“Some people just don’t get it,” I wrote in a blog back in 2008 regarding the aforementioned half-term former governor of Alaska and current guest of honor in the Hall of Shame, Sarah Palin. To which you can now add the following, “And those people don’t seem to care!”
But seldom do they go to such lengths to deliberately mislead and flat out lie. Enter Sarah Palin, stage right (what else?), who never seems to disappoint when it comes to deceiving her public. While appearing with Chris Wallace on Fox News last Sunday, Palin was asked by a surprisingly objective Wallace whether Republicans were being hypocritical in criticizing Obama and Congressional Democrats for run away spending and huge deficits while defending the Bush tax cuts, which have not been paid for and are adding to the deficit. Palin not only failed to answer the question, she added insult to injury by not even getting the facts straight.
Forget for a moment that, once more, she had to resort to writing crib notes on her hand. Forget also that even the Wall Street Journal – hardly a paragon of liberal reasoning – posted a chart which shows taxes for single Americans making less than $300,000 will stay the same under President Obama's tax policy for 2011, and taxes for married couples making less than $300,000 will actually go down. Forget all of that for a moment and focus on the inane idea being floated, not only by Palin, but by the entire Republican Party, that allowing the Bush tax cuts to expire would mean the largest tax increase in American history.
Regardless of how one feels about taxes – and I assume we all feel that we pay too much – the idea that rolling back the top tax rates to where they were under Bill Clinton and at the same time reducing the deficit somehow equates to the “largest tax increase in American history” goes above and beyond in the dumb and dumber department. Furthermore, Palin’s contention that this tax “hike” will hurt all Americans is again not supported by the facts. Only small companies that “net” over the $200,000 threshold will be affected. As a percentage of S-type corporations they do not represent a majority. In deed only about 3% of small businesses would be subject to the new tax rates.
Let’s look at the facts shall we, governor? President Obama wants to let the cuts lapse for joint tax filers who make at least $250,000 ($200,000 for individuals) but extend them for everyone else. That means the top two tax rates would revert to where they were in the late 1990s – the last time we had a balanced budget by the way. The 35% rate would go to 39.6% and the 33% rate would go to 36%. If that qualifies as the largest tax increase in American history, then we just made history, because those rate hikes – such as they are being proposed – are far less than they were in 1917 when the top rate went from 15% to an astounding 67%. Furthermore, even that draconian number pales in comparison to the top tax rate of 91% in1963. Put that in your pipe, Ms. Palin, and smoke it!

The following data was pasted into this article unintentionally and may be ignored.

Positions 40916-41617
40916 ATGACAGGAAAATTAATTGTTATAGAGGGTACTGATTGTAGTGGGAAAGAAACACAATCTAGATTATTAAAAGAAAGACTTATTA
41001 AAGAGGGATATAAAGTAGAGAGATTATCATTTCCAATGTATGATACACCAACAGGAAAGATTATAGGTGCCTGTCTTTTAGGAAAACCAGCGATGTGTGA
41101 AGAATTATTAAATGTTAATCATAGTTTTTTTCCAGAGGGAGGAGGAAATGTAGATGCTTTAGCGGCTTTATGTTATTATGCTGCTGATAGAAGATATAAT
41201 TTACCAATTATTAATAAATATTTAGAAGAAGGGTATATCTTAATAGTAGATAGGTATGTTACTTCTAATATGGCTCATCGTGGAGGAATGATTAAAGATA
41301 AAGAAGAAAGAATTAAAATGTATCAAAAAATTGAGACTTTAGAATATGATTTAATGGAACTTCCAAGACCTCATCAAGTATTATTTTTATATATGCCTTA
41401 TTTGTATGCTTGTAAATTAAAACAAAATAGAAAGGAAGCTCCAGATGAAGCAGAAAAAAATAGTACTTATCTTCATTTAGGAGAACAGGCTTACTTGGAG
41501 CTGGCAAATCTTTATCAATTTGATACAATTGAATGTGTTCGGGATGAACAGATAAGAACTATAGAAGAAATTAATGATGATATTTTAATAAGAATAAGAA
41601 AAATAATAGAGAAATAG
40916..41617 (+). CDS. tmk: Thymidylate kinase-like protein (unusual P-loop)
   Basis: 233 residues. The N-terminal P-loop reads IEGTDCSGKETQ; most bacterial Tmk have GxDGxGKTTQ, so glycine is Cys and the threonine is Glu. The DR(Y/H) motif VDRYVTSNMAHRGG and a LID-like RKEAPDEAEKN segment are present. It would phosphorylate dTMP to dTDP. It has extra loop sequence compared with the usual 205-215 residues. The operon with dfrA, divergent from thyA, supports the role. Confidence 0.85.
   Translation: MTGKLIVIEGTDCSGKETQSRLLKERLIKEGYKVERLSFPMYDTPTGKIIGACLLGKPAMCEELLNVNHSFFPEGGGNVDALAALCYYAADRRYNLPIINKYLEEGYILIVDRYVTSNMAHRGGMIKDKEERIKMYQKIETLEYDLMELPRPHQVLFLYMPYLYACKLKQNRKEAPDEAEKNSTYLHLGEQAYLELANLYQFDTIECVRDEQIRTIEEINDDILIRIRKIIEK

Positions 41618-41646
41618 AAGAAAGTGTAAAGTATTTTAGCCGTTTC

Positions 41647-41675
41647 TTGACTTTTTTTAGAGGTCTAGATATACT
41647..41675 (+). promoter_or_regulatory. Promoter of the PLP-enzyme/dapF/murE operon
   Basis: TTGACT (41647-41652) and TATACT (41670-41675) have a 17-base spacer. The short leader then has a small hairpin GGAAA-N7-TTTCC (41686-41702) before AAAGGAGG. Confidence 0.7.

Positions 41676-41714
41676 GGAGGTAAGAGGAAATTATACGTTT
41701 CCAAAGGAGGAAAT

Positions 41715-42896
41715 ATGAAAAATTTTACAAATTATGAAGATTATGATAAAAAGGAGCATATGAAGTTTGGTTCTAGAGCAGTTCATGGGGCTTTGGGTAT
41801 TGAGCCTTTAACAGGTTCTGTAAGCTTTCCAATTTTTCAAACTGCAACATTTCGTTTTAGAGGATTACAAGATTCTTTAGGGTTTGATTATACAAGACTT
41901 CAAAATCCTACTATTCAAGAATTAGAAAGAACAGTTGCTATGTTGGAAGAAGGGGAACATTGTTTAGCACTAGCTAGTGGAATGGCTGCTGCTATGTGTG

To add insult to injury, Palin, and her band of cronies isn’t just content with making ludicrous charges about fake tax hikes; they now claim the same rubbish that Bush himself tried to pawn off on the American people: namely that allowing these tax cuts to continue will somehow, miraculously increase tax revenues, because the more money rich people have in their wallets and bank accounts, the more money they will have to invest and propel the economy forward towards a rigorous recovery.
This bit of tripe – better known as supply-side economics – has been thoroughly discredited. In a nut shell – which is a fitting analogy all things considered – lower tax rates produce more investment, hence more taxable revenues. The problem with that “logic” is that the amount of additional revenues do not offset the tax reductions. In deed, as the facts reveal, during the Reagan and Bush Jr. years, the deficit went up considerably due to this policy. Rich people may have loved lower taxes but the treasury sure didn’t.
Another bit of convoluted logic that Palin and Co. try to spin is that increasing taxes on the wealthy means they will not have the incentive to continue to earn the money that both they and the rest of us need to keep our economic ship afloat. Rubbish. One look at the more affluent areas of the country should be all you need to debunk that lie. The wealthy are doing just fine, thank you, and thanks to Reaganomics they have been doing just fine since the 1980s. In fact, with the exception of the early twentieth century, at no time in our history have we seen a greater percentage of wealth in the hands of so few people.
The gap between rich and poor in this country has been widening steadily for three decades now. Allowing the Bush tax cuts to expire will not right all the wrongs in our tax code, but it will begin the process of putting the country back on the correct path and hopefully bring a semblance of equity to a system that is as rigged as any slot machine in Vegas, and equally corrupt.